- 1 [mass noun] Severe, typically prolonged, feelings of despondency and dejection: self-doubt creeps in and that swiftly turns to depressionMore example sentences
melancholy, misery, sadness, unhappiness, sorrow, woe, gloom, gloominess, dejection, downheartedness, despondency, dispiritedness, low spirits, heavy-heartedness, moroseness, discouragement, despair, desolation, dolefulness, moodiness, pessimism, hopelessness; the slough of despond; upset, tearfulnessNorth American • informal the blahs, a funk, a blue funk• informal , • dated the mopes• technical clinical depression, endogenous depression, reactive depression, postnatal depression, dysthymia, melancholia• literary dolour• archaic the megrims
- Tiredness might have played its part, but the sense of dejection and depression emanating from the studio clouded the whole broadcast.
- We are too prone to judge ourselves by our moments of despondency and depression.
- We're staying several steps ahead of gloom, despair, deep dark depression, and excessive misery.
- 1.1 Medicine A mental condition characterized by severe feelings of hopelessness and inadequacy, typically accompanied by a lack of energy and interest in life: she suffered from clinical depressionMore example sentences
- Antipyschotics may also be used to treat severe cases of depression accompanied by psychosis.
- The most common premorbid psychiatric diagnoses are depression, personality disorders, and substance misuse.
- A small number of people suffer from depression so severe that they may need to be admitted to hospital.
- 2A long and severe recession in an economy or market: the depression in the housing marketMore example sentences
- They have developed a close relationship between stock market crashes and the economic recessions and depressions that follow them.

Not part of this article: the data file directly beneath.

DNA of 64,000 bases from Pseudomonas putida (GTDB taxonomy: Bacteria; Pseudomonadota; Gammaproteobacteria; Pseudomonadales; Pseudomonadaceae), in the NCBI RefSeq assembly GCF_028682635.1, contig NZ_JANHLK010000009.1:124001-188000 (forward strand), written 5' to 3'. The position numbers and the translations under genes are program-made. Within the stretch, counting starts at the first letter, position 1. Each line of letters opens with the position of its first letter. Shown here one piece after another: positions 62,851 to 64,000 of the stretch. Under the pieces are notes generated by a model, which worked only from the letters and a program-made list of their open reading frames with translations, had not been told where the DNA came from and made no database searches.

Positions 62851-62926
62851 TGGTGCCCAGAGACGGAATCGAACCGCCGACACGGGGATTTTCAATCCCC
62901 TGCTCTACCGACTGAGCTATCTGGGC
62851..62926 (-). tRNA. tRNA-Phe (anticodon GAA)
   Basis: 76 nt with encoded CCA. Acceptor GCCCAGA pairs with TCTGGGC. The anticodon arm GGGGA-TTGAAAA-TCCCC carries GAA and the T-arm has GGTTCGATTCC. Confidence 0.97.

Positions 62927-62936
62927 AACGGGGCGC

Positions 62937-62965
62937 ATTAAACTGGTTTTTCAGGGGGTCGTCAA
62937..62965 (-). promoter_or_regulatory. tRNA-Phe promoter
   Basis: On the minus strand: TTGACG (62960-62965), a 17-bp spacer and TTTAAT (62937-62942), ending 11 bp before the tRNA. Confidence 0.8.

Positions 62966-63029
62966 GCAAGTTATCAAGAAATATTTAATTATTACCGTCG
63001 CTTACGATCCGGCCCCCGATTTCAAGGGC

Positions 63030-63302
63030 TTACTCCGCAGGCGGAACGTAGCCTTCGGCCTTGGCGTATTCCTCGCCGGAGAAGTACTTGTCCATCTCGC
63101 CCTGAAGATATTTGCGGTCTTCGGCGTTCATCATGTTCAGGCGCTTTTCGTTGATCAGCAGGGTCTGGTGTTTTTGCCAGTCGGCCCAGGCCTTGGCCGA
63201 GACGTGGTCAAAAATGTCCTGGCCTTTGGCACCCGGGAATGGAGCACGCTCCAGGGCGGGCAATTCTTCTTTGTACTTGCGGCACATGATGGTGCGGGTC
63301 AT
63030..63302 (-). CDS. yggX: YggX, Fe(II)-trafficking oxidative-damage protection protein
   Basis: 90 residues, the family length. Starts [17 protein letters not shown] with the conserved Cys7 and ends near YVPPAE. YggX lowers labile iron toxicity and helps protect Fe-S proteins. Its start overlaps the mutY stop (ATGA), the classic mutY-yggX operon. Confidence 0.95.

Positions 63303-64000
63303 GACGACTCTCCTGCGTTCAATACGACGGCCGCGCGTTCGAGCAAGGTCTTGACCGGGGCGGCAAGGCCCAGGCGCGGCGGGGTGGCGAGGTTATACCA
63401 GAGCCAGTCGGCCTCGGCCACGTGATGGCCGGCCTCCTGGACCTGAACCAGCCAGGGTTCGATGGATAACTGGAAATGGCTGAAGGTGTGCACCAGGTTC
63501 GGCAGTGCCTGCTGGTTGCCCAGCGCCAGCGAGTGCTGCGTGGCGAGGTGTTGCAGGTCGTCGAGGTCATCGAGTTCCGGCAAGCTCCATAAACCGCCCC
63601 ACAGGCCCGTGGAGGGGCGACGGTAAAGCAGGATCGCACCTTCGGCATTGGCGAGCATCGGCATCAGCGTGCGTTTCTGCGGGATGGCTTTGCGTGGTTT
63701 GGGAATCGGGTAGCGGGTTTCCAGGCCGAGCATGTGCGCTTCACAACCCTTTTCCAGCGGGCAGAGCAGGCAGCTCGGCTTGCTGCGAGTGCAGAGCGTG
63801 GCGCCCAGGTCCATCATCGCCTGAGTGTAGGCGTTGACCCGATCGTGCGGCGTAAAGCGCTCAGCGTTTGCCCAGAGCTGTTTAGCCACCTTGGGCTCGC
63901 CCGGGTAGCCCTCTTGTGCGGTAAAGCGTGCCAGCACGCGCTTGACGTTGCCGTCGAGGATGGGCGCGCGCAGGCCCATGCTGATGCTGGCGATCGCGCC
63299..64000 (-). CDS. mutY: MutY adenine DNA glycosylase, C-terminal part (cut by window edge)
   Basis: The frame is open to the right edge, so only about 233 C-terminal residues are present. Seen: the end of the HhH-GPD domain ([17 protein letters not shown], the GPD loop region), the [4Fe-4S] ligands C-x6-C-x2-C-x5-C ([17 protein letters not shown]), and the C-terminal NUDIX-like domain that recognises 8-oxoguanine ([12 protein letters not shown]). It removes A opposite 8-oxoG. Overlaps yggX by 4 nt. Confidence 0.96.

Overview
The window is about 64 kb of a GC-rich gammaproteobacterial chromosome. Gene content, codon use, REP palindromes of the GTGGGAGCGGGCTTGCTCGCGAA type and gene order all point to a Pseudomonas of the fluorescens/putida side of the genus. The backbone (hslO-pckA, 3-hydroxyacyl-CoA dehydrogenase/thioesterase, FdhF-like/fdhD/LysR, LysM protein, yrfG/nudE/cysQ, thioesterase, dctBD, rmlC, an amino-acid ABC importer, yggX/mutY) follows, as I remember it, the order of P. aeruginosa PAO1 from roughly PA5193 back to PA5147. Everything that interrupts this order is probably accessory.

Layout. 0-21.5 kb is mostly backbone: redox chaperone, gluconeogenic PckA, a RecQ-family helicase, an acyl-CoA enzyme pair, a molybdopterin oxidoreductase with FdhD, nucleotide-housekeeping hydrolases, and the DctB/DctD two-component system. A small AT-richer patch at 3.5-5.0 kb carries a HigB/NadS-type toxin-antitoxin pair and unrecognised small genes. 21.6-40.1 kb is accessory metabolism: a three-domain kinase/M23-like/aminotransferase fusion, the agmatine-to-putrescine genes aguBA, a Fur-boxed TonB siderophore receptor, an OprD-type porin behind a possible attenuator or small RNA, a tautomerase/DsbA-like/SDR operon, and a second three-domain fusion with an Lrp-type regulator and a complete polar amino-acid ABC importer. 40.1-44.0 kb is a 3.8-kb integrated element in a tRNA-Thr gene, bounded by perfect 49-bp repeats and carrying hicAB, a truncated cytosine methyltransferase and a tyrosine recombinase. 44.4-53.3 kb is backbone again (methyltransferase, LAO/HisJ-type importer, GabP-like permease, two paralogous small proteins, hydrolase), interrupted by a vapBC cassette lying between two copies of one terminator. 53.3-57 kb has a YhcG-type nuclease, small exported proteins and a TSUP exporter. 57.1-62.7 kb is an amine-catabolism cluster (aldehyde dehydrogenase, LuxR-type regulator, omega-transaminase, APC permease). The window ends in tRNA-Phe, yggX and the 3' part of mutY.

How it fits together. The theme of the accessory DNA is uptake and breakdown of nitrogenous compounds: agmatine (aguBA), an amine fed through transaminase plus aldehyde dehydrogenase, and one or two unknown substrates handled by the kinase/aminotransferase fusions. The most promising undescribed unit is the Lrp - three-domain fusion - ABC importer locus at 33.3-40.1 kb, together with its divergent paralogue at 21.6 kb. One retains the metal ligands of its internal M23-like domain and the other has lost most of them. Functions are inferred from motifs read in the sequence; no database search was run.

- According to him, the original estimate did take into account periodic recessions and depressions in the stock market.
- Just as the mass extinctions were associated with climatic shifts, depressions and recessions often reflect changing economic conditions.
- 3 [mass noun] The action of lowering something or pressing something down: depression of the plunger delivers two units of insulinMore example sentences
- Slight depression of the clutch stops the tractor's forward motion, while full depression stops the PTO action.
- Emergency braking techniques are taught at an early stage of driver training and require rapid and forceful depression of the brake pedal and then the clutch pedal.
- The control signal or input for brake release may therefore be generated or relate to accelerator depression, clutch engagement or gear selection.
- 3.1 [count noun] A sunken place or hollow on a surface: the original shallow depressions were slowly converted to creeksMore example sentences
- The presence of shallow depressions in the ground surface allows time for water to percolate into the soil and reduces the volume and speed of flow across the slope.
- The stone includes a depression on its concave surface where the practitioner's finger was inserted in order to assist in applying force.
- The images relayed from the probe were not much more exciting - some low hills and surface depressions.
- 4 Meteorology A region of lower atmospheric pressure, especially a cyclonic weather system: hurricanes start off as loose regions of bad weather known as tropical depressionsMore example sentences
- Rainfall in the savannah region usually arrives between November and April in heavy bursts from monsoonal depressions or tropical cyclones.
- The most significant features of the wet season are thunderstorms, tropical cyclones and rain depressions.
- Cyclonic weather with a depression centred over the UK can cause unsettled conditions in both winter and summer.
- 5 Astronomy & Geography The angular distance of an object below the horizon or a horizontal plane.More example sentences
- Angular depressions at the base of siltstone laminae represent casts of halite that was dissolved by lower-salinity waters that introduced silt.
- After sunset, as the depression of the sun increases the sky gets darker and darker until no scattered light reaches the observer.
- Thus various stages of twilight are defined in terms of the solar depression angle, in degrees.
late Middle English: from Latin depressio(n-), from deprimere 'press down' (see depress).